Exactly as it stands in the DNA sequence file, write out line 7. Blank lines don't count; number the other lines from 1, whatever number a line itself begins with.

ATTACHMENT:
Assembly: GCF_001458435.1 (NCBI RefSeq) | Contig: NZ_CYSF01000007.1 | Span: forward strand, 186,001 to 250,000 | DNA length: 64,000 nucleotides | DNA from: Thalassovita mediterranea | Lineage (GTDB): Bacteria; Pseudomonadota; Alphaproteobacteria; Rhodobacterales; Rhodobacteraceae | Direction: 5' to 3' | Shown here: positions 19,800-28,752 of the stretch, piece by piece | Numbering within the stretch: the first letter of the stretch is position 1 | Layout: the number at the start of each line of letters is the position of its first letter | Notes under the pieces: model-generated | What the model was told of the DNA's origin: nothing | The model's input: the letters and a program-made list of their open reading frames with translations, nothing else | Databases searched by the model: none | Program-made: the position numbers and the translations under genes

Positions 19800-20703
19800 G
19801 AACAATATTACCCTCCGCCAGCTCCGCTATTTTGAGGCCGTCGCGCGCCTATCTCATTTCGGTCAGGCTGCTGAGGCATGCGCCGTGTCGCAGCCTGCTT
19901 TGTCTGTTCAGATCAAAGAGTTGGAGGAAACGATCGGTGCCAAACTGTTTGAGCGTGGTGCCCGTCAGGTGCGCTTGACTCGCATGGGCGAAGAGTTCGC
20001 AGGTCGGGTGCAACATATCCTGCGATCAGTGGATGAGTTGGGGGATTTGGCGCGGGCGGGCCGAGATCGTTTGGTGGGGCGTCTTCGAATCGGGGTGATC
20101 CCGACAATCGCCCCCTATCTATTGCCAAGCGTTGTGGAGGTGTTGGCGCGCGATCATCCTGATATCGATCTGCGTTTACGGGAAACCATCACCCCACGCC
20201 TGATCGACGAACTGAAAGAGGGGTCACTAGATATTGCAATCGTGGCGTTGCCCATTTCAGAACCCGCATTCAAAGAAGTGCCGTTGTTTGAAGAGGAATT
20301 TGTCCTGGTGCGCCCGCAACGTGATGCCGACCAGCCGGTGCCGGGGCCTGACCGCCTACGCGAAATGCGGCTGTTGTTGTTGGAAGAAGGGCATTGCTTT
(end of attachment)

20101 CCGACAATCGCCCCCTATCTATTGCCAAGCGTTGTGGAGGTGTTGGCGCGCGATCATCCTGATATCGATCTGCGTTTACGGGAAACCATCACCCCACGCC